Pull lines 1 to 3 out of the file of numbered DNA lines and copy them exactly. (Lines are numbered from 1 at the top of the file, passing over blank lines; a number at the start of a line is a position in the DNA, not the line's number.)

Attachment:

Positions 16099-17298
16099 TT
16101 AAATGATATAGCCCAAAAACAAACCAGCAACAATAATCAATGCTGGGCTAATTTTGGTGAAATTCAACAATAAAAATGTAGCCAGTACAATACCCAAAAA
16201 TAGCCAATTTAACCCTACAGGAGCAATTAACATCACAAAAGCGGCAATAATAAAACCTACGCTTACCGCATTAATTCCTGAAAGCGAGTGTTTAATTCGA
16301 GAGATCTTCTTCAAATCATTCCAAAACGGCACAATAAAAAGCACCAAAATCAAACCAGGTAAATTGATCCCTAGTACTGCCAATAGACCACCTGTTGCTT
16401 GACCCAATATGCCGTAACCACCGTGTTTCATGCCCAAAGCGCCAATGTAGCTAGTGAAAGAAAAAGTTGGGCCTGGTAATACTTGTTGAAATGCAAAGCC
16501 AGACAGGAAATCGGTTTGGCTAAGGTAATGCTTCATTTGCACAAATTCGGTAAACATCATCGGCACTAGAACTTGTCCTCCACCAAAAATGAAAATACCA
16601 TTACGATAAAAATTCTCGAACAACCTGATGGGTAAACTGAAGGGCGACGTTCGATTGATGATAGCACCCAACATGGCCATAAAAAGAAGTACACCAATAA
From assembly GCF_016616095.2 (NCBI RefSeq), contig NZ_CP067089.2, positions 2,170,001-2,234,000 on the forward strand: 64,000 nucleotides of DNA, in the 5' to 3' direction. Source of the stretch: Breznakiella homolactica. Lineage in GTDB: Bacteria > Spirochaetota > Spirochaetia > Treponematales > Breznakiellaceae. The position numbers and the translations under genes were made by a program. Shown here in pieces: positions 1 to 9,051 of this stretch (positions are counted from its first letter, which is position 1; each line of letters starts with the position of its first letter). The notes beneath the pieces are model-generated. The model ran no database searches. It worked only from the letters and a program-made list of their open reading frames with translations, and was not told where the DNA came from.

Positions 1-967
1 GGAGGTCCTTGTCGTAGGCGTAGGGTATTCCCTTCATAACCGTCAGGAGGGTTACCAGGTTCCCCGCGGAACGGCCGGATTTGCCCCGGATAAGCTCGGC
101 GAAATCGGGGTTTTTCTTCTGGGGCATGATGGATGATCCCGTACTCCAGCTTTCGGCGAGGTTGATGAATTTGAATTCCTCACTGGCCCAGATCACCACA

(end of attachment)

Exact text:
Positions 16099-17298
16099 TT
16101 AAATGATATAGCCCAAAAACAAACCAGCAACAATAATCAATGCTGGGCTAATTTTGGTGAAATTCAACAATAAAAATGTAGCCAGTACAATACCCAAAAA